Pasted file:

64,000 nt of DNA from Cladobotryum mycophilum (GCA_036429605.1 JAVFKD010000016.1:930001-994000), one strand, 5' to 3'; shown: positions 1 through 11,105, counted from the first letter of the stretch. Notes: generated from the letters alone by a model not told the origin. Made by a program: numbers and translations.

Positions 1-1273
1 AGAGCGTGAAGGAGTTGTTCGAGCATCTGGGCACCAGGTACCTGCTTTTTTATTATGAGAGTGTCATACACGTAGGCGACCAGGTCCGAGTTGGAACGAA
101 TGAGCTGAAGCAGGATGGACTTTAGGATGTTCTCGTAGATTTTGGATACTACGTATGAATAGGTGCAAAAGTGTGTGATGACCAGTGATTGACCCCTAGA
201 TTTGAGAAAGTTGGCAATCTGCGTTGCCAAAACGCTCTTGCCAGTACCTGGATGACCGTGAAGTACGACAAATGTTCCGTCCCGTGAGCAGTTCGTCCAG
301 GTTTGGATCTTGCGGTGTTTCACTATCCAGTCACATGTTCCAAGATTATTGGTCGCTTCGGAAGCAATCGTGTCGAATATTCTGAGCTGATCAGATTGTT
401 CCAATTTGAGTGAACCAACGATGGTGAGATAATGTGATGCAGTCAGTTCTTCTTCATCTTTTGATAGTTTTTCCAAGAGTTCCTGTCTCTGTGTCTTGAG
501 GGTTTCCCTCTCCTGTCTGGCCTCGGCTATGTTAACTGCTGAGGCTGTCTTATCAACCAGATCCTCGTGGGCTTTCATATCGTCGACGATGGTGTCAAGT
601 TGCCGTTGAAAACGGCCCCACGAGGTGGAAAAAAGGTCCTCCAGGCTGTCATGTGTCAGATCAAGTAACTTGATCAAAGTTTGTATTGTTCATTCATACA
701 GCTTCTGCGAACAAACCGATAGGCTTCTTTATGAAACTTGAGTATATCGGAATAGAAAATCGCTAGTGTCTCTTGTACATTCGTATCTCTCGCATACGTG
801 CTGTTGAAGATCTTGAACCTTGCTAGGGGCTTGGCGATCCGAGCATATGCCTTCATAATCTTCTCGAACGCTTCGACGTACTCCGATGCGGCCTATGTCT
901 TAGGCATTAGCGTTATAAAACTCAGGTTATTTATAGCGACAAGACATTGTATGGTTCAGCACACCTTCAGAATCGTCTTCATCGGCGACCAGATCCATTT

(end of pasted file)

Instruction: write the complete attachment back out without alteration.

64,000 nt of DNA from Cladobotryum mycophilum (GCA_036429605.1 JAVFKD010000016.1:930001-994000), one strand, 5' to 3'; shown: positions 1 through 11,105, counted from the first letter of the stretch. Notes: generated from the letters alone by a model not told the origin. Made by a program: numbers and translations.

Positions 1-1273
1 AGAGCGTGAAGGAGTTGTTCGAGCATCTGGGCACCAGGTACCTGCTTTTTTATTATGAGAGTGTCATACACGTAGGCGACCAGGTCCGAGTTGGAACGAA
101 TGAGCTGAAGCAGGATGGACTTTAGGATGTTCTCGTAGATTTTGGATACTACGTATGAATAGGTGCAAAAGTGTGTGATGACCAGTGATTGACCCCTAGA
201 TTTGAGAAAGTTGGCAATCTGCGTTGCCAAAACGCTCTTGCCAGTACCTGGATGACCGTGAAGTACGACAAATGTTCCGTCCCGTGAGCAGTTCGTCCAG
301 GTTTGGATCTTGCGGTGTTTCACTATCCAGTCACATGTTCCAAGATTATTGGTCGCTTCGGAAGCAATCGTGTCGAATATTCTGAGCTGATCAGATTGTT
401 CCAATTTGAGTGAACCAACGATGGTGAGATAATGTGATGCAGTCAGTTCTTCTTCATCTTTTGATAGTTTTTCCAAGAGTTCCTGTCTCTGTGTCTTGAG
501 GGTTTCCCTCTCCTGTCTGGCCTCGGCTATGTTAACTGCTGAGGCTGTCTTATCAACCAGATCCTCGTGGGCTTTCATATCGTCGACGATGGTGTCAAGT
601 TGCCGTTGAAAACGGCCCCACGAGGTGGAAAAAAGGTCCTCCAGGCTGTCATGTGTCAGATCAAGTAACTTGATCAAAGTTTGTATTGTTCATTCATACA
701 GCTTCTGCGAACAAACCGATAGGCTTCTTTATGAAACTTGAGTATATCGGAATAGAAAATCGCTAGTGTCTCTTGTACATTCGTATCTCTCGCATACGTG
801 CTGTTGAAGATCTTGAACCTTGCTAGGGGCTTGGCGATCCGAGCATATGCCTTCATAATCTTCTCGAACGCTTCGACGTACTCCGATGCGGCCTATGTCT
901 TAGGCATTAGCGTTATAAAACTCAGGTTATTTATAGCGACAAGACATTGTATGGTTCAGCACACCTTCAGAATCGTCTTCATCGGCGACCAGATCCATTT